Joubert O, Fize D, Rousselet G A, Fabre-Thorpe M, 2006, "What about background and context influences on ultra-rapid object categorisation?" Perception 35 ECVP Abstract Supplement
What about background and context influences on ultra-rapid object categorisation?
O Joubert, D Fize, G A Rousselet, M Fabre-Thorpe
In object identification the influence of the background remains controversial. We have shown that objects such as 'animals' and scene contexts (man-made vs natural) are categorised at similar speeds suggesting possible interactions between scene and object representations. Here, we directly test for contextual influences on object categorisation using a rapid go/no-go visual categorisation task in which subjects have to quickly lift their finger when they see an animal target (among man-made objects). In a first experiment, animals or objects were randomly presented either in their natural context or on a uniform grey background in which object segmentation should be much easier. Stimuli were flashed for only 26 ms. Subjects' performance was very high (96% accuracy, 374 ms median RT), but, remarkably, no difference was found between the two conditions. In a second experiment, animals and objects were presented randomly with either man-made or natural contexts. A mild but significant impairment of performance was observed when animals were presented in a man-made (incongruent) context (vs natural congruent context) with a 15 ms mean RT increase and a 2% accuracy decrease. The influence of context is discussed in relation with the 'accumulation of evidence' theory (Perret et al, 1998 Cognition 67 111 - 145).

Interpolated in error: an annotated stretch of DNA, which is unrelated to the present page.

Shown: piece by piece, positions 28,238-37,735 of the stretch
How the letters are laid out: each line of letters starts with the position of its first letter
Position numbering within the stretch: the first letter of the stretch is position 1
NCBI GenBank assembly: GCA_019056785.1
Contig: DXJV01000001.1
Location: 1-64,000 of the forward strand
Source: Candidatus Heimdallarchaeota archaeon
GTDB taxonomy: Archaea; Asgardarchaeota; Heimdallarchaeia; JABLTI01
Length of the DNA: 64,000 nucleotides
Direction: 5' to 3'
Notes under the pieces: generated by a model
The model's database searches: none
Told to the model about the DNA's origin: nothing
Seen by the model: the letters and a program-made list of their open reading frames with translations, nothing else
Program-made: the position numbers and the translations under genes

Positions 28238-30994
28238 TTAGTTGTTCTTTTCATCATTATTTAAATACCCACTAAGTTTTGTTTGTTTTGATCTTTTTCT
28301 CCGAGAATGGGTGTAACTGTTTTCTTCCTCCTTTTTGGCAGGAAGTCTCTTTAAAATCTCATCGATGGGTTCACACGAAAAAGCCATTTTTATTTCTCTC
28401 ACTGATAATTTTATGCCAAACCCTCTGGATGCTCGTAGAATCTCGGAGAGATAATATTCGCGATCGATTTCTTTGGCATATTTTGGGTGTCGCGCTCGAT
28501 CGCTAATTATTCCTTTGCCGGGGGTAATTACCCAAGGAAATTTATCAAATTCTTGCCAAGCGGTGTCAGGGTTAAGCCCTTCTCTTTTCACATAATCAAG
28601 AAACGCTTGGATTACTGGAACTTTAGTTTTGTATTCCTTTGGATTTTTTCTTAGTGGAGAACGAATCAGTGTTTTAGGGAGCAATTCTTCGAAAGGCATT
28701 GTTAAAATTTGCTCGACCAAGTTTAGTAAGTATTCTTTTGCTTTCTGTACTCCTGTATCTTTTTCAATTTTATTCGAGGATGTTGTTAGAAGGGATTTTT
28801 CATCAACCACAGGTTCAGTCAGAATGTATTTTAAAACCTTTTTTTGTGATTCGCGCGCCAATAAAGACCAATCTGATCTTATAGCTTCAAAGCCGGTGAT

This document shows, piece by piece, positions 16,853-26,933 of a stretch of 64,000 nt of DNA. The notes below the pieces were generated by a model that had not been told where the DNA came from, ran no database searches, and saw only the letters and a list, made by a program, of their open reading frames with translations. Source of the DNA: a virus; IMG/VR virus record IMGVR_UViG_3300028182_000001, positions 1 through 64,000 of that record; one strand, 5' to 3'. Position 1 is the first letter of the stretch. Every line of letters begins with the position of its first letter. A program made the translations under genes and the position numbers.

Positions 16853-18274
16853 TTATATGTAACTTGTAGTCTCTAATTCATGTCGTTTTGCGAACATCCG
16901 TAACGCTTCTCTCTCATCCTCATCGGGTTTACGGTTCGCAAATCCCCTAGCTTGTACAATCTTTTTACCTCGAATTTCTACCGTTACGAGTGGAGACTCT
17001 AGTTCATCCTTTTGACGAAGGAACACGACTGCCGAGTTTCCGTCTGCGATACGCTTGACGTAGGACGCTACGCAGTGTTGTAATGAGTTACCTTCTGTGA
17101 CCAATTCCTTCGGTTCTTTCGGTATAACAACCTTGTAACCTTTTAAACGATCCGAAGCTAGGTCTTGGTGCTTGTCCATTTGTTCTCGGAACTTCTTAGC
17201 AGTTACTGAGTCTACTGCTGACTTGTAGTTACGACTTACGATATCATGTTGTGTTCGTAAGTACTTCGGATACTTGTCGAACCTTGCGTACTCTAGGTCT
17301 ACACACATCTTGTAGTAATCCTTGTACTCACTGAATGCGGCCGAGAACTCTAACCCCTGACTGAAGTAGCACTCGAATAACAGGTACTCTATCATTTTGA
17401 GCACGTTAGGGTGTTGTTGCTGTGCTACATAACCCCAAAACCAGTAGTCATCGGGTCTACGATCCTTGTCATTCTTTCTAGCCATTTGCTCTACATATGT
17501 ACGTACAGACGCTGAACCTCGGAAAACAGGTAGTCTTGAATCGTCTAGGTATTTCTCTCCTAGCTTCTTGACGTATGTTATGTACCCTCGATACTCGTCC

[Supported by a grant from the French Government, CNRS, Université Paul Sabatier Toulouse 3.]
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